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What’s it all about?

A true-life drama, centering on British explorer Col. Percival Fawcett, who disappeared while searching for a mysterious city in the Amazon in the 1920s.

Why did I want to see The Lost City of Z?

Initially I didn’t, and by that I just mean that it hadn’t been on my radar even though I’d seen trailers and so forth. We went to see it because the Book God was very keen, and when I did some background reading (OK, looked it up on Wikipedia) I became interested in the story myself, so off we went.

What did I think of it?

I was totally bowled over by this film, surprisingly so. I had reasonable expectations going in that it would be a fascinating story, but I was unprepared for how invested I became in Fawcett’s quest, the relationship with his wife (an excellent Sienna Miller) and his son (Spiderman’s Tom Holland). Charlie Hunnam is not an actor I’ve paid much attention to in the past (even though he was in two films I particularly enjoyed – Pacific Rim ( which Autocorrect has just tried to turn into Pacific Rum, another type of film altogether) and Crimson Peak) but he is really really good in this, capturing the sort of stiff upper lip derring-do while suppressing emotions which will bubble to the surface attitude which I imagine all of these explorer types to have had.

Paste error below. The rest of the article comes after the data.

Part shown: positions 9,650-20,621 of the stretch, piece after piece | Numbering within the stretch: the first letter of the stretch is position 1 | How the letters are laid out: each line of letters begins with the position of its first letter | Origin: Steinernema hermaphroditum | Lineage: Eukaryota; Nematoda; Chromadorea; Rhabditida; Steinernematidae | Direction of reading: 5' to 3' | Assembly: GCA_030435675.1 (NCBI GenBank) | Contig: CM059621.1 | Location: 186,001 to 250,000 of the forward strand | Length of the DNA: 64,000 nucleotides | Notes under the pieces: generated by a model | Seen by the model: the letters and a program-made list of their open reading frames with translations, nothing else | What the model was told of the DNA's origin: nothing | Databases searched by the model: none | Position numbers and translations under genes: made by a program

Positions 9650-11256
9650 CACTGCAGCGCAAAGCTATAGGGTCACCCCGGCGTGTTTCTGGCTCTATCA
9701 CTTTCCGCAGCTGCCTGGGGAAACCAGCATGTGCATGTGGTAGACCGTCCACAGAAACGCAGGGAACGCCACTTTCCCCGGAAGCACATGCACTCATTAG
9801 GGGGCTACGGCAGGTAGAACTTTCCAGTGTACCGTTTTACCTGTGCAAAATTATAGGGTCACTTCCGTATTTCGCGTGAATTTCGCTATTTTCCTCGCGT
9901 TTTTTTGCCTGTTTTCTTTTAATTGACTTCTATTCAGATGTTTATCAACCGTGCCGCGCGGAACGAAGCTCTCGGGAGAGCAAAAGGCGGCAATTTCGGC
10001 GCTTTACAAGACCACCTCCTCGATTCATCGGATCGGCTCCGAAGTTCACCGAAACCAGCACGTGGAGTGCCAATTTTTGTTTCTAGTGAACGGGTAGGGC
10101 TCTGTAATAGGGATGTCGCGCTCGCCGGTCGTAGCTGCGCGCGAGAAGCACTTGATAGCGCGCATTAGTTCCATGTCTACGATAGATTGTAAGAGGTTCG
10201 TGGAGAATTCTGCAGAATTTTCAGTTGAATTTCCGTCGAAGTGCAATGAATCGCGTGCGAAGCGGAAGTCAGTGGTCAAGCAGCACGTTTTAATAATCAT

I can’ explain why I loved it so much. It was a grown up film dealing with issues of obsession and honour and comradeship. It looked absolutely beautiful and I could quite happily have watched it again immediately.

I’m not sure how much of it is based on fact; I mean, it obviously is to a certain extent but the last section is clearly supposition because we know Fawcett and his son disappeared but not really what happened to him. And since then I have read a rather mean-spirited article by someone who clearly thinks that Fawcett is not worth the attention and there are “better” explorers on whom to focus. But I don’t care. I thought this was fabulous, and you should seek it out.